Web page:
Hypnosis is a natural state of mind that involves shifts in one's awareness and focus, along with shifts in brain activity. Sometimes, this is called a trance state. An ordinary example of this is daydreaming. And when you daydream, you might lose track of time or notice less of what's around you; but you are still awake and you are still in control of your body. The American Psychological Association's Division 30 (Society of Psychological Hypnosis) defines hypnosis as: "A state of consciousness involving focused attention and reduced peripheral awareness characterized by an enhanced capacity for response to suggestion."
Clinical hypnosis or medical hypnosis is the application of hypnosis for therapeutic benefit. This is in contrast to stage hypnosis that you might see at the county fair, where the purpose of hypnosis is for entertainment or show. When working with a licensed health care clinician, who has received training or certification in hypnosis, you can feel comfortable that the purpose is to help you with what you need and want. It is a highly collaborative and relational experience. It is also highly experiencial.
In my teaching and clinical practice in Sacramento, I find it helpful to describe hypnosis as a 4 step process. Of course the details change from person to person and time to time, but this is a general guide and also helpful for teaching self-hypnosis. Step 1 involves the permitting of one's shift in attention and focus. I like to think of it as an invitation to become absorbed more internally. Step 2 is a deepening of this process to allow for greater absorption and relaxation. Step 3 is the application of suggestions (this could take the form of ideas, visualizations, sensory shifts, questions, etc.). One might think of this as letting the subconscious part of the mind become open and amenable. A variety of brain regions become active in this process, which has been studied using functional MRI's. Step 4 is a re-orienting to time, place, and alertness. Together, we identify your goals and hopes, and we learn from each experience to foster further growth.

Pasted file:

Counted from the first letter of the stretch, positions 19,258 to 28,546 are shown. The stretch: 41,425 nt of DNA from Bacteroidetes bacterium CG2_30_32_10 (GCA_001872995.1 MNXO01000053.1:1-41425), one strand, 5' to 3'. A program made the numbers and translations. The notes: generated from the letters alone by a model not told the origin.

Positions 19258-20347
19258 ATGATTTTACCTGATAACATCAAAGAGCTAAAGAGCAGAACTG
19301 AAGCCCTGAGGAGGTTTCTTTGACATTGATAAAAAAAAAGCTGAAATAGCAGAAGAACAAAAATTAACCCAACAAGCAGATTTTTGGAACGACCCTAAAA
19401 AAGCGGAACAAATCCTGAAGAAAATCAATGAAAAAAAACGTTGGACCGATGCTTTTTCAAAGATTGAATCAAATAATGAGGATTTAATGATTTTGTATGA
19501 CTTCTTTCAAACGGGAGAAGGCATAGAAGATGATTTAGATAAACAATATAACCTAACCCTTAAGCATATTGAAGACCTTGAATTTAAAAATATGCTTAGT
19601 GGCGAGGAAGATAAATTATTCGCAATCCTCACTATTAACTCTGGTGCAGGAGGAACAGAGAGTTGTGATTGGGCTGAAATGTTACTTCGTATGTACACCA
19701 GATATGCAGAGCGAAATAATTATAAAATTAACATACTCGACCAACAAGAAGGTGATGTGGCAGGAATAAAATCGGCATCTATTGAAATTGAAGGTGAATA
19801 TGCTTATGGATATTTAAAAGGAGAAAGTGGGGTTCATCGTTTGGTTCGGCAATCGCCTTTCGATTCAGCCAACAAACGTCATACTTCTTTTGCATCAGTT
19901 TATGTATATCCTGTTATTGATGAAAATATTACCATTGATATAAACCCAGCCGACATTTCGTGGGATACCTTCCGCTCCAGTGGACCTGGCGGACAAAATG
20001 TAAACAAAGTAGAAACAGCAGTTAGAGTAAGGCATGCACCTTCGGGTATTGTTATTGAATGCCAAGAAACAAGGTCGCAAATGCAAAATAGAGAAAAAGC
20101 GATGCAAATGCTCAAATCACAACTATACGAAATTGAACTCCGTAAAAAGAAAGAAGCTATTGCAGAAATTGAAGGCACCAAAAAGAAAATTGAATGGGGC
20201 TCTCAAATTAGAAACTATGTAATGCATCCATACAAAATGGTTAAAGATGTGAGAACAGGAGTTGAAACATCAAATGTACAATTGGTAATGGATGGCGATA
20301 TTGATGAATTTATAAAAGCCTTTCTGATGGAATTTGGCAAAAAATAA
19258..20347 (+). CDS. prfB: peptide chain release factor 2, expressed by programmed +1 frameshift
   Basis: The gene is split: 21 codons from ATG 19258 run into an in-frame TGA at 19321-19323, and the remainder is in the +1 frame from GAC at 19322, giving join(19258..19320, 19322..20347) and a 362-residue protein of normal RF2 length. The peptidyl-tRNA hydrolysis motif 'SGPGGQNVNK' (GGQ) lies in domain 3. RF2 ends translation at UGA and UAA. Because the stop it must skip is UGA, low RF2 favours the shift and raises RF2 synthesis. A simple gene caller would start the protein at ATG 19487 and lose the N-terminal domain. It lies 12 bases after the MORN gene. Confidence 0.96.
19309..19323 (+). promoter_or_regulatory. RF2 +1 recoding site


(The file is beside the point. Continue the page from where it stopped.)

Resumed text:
Research and clinical studies have shown the benefit of utilizing clinical or medical hypnosis for a variety of health issues and concerns. A few examples are: IBS, acute or chronic pain conditions, insomnia, eating issues and concerns, functional neurological disorders, pre-surgical preparation and post-surgical healing. I believe hypnosis builds mind/body integration and awareness, as well as increases a sense of competency. As a clinical health and hypnosis psychologist, I can blend and integrate modalities to best support your needs.
Hypnosis promotes a sense of physical calm, and can be tailored to address a variety of issues related to anxiety and stress management. This can be done in many ways, such with imagined rehearsal or visualization of more helpful responses or outcomes. The use of hypnosis can increase a sense of agency and build hope for the willingness to address challenges.
Hypnosis is a wonderful access point for the subconscious mind which is limitless in its ability to be creative and experience different ideas for oneself. The subconsious mind is open to suggestions and when we use this for clinical purposes, it can help a person connect to and envision their goals or other ideas for their life. Sometimes it is helpful to explore conflicts or places where one is stuck.
Hypnosis is a helpful tool for promoting the parasympathetic relaxation response. Often people experience sensations of comfort and well being from allowing themselves to enter into a relaxing state of mind and body. Many have used this "flow" state to promote better performance.
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The purpose of this website is for information and education only and does not constitute a therapeutic relationship. The information on this website is not intended to be a substitute for mental health treatment. If you, or someone you care about, needs urgent help or is having a mental health emergency, please go to your nearest hospital emergency room or call 911.